BLATANT | A Forum on Art, Joy and Rage with host Ashara Ekundayo and guests Tasha Dougé and Angela Wellman
BLATANT is a forum and live zine series authored and facilitated by Independent curator and cultural strategist Ashara Ekundayo that centers the lived experiences and radical imagination of Black womxn artists and cultural workers creating across discipline and geography. Presented in conjunction with her “Artist As First Responder” platform, this monthly discussion highlights artists whose creative practices heal communities and save lives. Follow Us on IG @blublakwomyn @artistasfirstresponder @moadsf
This month Ashara Ekundayo will be in conversation with Tasha Dougé andAngela Wellman.
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Tasha Dougé is a Bronx-based, Haitian-infused artist, artivist and cultural vigilante. Her body of work activates conversations around women empowerment, health advocacy, sexual education, societal “norms,” identity and Black community pride. Through conceptual art, teaching, and performance, Dougé devotedly strives to empower and to forge broad understanding of the contributions of Black people, declaring that her “voice is the first tool within my art arsenal.”
She has been featured in The New York Times, Essence Magazine and Sugarcane Magazine. She has shown nationally at RISD Museum, The Apollo Theater and Rush Arts Gallery (Philadelphia). Internationally, Dougé has shown at the Hygiene Museum in Germany. She is alum of the Laundromat Project’s Create Change Fellowship, Urban Bush Women’s Summer Leadership Institute, The Studio Museum of Harlem’s Museum Education Program, the Caribbean Cultural Center African Diaspora Institute’s Innovative Cultural Advocacy (ICA) Fellowship and their inaugural Digital Evolution Artist Retention (DEAR) program.
Angela M. Wellman is an award-winning musician, scholar, arts educator, photographer and activist from Kansas City, Missouri. Her praxis is centered on designing music teaching and learning practices that nurture the development of wholeheartedness through courageously embracing vulnerability. She is also the founder of the Oakland Public Conservatory of Music which centers Blackness in the development of American musical culture and identity by providing quality, affordable music education for underserved and under-resourced populations.
As a professional trombonist, Angela has performed with the McCoy Tyner Big Band, Slide Hampton, Steve Turre, and other noted musicians. She is a recipient of multiple local and national awards including the 2016 City of Oakland “Cultural Key to the City,” the 2018 “Jazz Hero Award” from the Jazz Journalists Association, the 2018 Arhoolie Award from the Arhoolie Foundation, the 2020 Caffie M. Greene Community Building Award from UPSurge! NY, and the prestigious National Endowment for the Arts Jazz Study Fellowship.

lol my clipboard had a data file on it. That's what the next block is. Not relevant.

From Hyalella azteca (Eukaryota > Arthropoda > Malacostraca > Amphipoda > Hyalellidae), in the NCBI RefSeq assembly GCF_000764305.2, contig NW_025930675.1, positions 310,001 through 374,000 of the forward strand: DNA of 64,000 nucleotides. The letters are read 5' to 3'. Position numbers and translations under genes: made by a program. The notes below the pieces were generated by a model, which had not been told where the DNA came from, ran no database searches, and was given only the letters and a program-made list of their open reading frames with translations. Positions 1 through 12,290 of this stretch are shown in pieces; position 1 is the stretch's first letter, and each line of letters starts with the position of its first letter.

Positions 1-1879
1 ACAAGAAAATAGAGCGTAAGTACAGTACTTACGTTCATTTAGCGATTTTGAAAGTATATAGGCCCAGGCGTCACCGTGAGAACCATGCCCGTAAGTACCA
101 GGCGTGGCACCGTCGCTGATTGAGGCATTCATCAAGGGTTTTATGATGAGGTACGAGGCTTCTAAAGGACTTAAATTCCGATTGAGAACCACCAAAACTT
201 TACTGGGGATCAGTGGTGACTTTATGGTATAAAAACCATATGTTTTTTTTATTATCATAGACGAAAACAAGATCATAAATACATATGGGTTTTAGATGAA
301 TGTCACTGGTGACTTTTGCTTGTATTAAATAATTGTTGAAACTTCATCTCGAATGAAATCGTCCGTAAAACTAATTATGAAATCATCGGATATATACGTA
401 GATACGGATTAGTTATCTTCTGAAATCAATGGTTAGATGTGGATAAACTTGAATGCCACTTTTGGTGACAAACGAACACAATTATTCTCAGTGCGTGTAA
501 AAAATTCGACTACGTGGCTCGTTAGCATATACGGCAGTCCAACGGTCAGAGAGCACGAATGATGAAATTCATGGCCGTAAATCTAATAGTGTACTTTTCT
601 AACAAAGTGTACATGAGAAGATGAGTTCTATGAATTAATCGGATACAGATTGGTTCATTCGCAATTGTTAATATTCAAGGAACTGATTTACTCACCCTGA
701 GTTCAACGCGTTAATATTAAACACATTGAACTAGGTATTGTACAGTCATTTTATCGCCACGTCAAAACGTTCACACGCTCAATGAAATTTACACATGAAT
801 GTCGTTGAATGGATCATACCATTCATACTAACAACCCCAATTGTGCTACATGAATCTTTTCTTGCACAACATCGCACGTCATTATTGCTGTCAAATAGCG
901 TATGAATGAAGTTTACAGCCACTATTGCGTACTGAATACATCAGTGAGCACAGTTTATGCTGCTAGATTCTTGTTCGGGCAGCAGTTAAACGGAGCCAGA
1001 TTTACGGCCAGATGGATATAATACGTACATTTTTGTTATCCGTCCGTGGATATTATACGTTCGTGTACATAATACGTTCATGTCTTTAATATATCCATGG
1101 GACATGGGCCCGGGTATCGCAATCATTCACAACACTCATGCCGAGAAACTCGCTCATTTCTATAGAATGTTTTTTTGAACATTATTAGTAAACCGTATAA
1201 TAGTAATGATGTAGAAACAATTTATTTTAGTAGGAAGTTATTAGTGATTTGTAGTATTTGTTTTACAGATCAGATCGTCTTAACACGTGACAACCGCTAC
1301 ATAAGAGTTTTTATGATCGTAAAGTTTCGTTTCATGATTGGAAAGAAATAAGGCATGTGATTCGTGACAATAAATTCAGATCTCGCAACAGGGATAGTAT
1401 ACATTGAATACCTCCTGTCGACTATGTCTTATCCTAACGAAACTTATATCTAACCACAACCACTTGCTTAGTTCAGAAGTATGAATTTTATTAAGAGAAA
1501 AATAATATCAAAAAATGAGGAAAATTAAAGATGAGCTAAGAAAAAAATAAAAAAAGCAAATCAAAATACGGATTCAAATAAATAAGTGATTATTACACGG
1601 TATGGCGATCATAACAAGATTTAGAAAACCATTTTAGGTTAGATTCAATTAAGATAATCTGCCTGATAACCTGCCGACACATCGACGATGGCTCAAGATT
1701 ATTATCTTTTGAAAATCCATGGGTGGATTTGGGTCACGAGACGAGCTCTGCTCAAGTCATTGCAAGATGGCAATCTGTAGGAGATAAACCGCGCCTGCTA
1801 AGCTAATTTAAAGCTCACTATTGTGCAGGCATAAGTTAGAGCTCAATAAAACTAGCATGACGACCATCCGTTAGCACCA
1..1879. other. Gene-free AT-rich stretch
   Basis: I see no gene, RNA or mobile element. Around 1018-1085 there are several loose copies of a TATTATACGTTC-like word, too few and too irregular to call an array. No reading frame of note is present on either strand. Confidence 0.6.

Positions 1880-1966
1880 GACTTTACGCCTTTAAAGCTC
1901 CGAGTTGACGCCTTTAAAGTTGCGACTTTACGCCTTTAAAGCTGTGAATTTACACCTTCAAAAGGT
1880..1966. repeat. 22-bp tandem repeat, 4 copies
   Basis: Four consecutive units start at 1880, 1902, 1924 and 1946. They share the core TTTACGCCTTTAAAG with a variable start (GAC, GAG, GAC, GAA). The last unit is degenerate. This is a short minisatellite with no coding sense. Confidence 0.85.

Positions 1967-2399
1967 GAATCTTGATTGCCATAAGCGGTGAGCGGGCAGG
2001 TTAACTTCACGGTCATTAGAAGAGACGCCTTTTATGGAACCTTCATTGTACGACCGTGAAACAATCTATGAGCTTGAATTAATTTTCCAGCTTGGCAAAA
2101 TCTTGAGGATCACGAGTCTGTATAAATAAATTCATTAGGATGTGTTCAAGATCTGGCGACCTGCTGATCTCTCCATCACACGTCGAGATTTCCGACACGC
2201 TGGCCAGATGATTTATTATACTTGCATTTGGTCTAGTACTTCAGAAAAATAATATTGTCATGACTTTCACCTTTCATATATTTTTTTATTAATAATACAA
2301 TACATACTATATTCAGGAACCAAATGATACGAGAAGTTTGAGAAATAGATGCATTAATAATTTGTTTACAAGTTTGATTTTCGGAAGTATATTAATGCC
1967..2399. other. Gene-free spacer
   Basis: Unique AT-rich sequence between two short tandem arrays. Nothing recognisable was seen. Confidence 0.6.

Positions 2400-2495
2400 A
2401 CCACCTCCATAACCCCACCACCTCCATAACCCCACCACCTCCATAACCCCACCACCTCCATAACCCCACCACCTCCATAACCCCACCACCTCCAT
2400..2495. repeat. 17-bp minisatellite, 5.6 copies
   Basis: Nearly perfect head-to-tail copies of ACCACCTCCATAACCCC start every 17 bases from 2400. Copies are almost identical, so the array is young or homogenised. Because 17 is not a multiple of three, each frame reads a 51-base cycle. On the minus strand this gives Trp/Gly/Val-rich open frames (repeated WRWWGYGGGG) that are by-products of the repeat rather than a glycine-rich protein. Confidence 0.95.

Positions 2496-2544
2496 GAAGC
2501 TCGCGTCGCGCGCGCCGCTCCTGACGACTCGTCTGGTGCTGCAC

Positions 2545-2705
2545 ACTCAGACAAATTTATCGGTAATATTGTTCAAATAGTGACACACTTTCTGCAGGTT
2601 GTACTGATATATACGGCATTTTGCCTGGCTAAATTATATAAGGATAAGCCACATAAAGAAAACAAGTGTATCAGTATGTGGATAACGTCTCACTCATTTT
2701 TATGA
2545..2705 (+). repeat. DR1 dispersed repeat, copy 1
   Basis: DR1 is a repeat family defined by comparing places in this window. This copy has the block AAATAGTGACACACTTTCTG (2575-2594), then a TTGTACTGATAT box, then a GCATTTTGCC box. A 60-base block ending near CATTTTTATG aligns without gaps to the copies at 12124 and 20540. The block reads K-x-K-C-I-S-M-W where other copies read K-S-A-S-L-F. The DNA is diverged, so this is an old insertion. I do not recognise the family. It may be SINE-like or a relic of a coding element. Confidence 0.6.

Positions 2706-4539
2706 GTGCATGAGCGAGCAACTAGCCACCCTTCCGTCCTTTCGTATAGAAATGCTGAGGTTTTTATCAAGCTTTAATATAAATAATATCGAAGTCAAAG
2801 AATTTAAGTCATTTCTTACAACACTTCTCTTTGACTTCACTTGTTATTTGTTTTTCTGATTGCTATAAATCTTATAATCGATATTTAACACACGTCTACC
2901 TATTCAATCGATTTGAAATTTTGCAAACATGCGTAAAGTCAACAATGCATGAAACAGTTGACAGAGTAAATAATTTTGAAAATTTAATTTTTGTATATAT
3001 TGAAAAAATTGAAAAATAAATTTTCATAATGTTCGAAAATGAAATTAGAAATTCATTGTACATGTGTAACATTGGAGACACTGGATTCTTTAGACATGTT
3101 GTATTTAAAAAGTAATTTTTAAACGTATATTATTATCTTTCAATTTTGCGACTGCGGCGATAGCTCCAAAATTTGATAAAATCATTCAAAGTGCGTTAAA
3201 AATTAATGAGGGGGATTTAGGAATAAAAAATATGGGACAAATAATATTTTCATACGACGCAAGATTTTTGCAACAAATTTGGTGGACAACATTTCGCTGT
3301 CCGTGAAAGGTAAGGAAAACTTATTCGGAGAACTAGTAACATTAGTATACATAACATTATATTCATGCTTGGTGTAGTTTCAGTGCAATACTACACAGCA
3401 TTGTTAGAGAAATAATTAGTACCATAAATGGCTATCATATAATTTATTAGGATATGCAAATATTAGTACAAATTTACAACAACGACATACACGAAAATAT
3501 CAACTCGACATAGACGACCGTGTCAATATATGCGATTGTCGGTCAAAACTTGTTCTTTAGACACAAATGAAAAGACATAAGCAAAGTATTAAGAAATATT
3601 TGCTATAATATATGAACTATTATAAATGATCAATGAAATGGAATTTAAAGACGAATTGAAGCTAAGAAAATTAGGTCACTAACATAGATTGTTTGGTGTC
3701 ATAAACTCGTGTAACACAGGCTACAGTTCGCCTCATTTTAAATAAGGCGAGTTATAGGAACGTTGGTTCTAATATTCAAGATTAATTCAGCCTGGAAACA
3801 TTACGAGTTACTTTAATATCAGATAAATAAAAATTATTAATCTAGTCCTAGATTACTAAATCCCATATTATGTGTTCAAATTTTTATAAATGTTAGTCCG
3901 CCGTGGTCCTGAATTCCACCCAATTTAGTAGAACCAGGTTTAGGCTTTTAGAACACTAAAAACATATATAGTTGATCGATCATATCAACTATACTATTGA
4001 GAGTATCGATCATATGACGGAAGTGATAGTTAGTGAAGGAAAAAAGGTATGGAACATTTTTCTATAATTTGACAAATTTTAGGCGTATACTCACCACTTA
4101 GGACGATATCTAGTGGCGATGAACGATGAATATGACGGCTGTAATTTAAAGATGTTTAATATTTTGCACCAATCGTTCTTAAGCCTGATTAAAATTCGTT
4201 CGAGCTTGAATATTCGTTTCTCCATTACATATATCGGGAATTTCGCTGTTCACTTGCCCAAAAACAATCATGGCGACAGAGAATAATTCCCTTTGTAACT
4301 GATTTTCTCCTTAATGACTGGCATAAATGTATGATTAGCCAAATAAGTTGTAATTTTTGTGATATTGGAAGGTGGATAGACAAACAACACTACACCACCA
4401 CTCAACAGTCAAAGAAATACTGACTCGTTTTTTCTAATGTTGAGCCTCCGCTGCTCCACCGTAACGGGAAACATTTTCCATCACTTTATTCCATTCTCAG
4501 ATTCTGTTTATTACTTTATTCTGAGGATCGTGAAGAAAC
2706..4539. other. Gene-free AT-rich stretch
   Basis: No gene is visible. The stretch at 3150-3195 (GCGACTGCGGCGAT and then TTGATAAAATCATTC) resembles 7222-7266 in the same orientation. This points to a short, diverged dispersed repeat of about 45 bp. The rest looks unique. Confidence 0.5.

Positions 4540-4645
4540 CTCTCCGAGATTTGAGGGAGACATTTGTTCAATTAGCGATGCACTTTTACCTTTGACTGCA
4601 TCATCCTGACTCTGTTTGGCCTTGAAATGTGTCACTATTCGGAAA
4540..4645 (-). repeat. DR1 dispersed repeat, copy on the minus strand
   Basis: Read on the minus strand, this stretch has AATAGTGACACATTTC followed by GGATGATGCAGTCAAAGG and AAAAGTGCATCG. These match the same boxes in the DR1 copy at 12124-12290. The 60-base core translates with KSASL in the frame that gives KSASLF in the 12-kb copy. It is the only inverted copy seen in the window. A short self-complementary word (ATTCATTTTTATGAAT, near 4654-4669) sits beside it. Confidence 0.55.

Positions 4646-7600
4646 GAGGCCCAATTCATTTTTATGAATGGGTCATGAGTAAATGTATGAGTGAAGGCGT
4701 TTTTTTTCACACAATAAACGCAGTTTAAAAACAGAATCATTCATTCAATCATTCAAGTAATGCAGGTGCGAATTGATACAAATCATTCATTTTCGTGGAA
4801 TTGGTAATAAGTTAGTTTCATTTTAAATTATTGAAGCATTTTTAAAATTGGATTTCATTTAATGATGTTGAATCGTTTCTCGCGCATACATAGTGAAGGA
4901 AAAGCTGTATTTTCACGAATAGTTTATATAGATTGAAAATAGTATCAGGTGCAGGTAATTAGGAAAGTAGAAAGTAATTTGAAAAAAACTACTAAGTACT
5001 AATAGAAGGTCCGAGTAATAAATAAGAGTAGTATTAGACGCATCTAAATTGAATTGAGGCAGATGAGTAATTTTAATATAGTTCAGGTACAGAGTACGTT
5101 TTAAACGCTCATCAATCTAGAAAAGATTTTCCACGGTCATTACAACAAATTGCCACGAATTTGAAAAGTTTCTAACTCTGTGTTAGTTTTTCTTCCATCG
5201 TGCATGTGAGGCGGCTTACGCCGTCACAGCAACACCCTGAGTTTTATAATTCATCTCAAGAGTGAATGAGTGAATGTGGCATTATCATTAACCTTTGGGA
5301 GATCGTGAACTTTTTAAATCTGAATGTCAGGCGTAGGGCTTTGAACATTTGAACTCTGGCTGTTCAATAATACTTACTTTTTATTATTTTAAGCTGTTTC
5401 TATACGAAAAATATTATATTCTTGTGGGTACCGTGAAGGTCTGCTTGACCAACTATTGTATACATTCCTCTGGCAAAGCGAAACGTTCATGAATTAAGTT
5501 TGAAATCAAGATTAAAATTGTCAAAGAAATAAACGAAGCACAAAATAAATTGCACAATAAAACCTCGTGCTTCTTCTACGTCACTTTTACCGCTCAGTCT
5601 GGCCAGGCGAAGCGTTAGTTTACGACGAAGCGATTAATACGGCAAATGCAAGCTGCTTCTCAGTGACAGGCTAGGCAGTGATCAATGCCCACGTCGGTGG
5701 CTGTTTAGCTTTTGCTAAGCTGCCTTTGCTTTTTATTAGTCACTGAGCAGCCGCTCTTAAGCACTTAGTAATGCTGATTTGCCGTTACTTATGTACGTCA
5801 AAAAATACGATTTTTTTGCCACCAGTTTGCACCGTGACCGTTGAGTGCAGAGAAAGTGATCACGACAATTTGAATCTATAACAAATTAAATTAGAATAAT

From February through March of 2021, Angela was a remote Artist-In-Residence at Black [Space] Residency in collaboration with Villa SF, during which she conducted research on African American musicians in Paris, particularly looking at the influences of Jazz & Hip Hop in France.
Angela has been exploring photography since 2003. Through photography, she explores life conditions and relationships (seen and unseen). Each photo has its own dynamic story, not one, but as many as it has viewers. Ultimately she wants to ignite curiosity and cultivate empathy. In 2020 three of her photos were chosen for publication in Colossus: HOME: An Anthology of Lives In & Out of Place, edited by Sara Biel and Karla Brundage. Photography is also a practice with which she heals and saves her own life.
Angela is presently completing her dissertation at the University of Wisconsin-Madison where her research explores the impact of racism and white supremacy on access to music education for Black students.
Ashara Ekundayo is an independent curator, artist, creative industries entrepreneur and organizer working internationally across cultural, spiritual, civic, and social innovation spaces. Through her company AECreative Consulting Partners she places artists and cultural production as essential in equitable design practices, real estate development, and movement-building. Her intersectional worldview offers both an Afrofuturist and radical Black feminist framework to the public sector by centering the lives, traditions, and expertise of Black womxn of the African Diaspora. Currently, Ashara serves as Chief Creative Catalyst at the Bay Area Girls & Womxn of Color Collaborative and sits on the Advisory Board of the Oakland Public Conservatory of Music and the Regional Advisory Board for Arts Web Alameda County. Her platform Artist As First Responder excavates, documents, and archives the stories of present-day and next generation cultural workers whose art practices heal communities and save lives. Ashara recently launched the Reflection Fund for Black Bay Area creatives and is co-founder of Black [Space] Residency, a physical container for imagination, inquiry, activity and rest. www.Ashara.io
Artist As First Responder is supported by: Girls & Womxn of Color Collaborative, African American Art & Culture Complex | Akonadi Foundation | The San Francisco Foundation | Wakanda Dream Lab | Women’s Foundation of California | Walter & Elise Haas Fund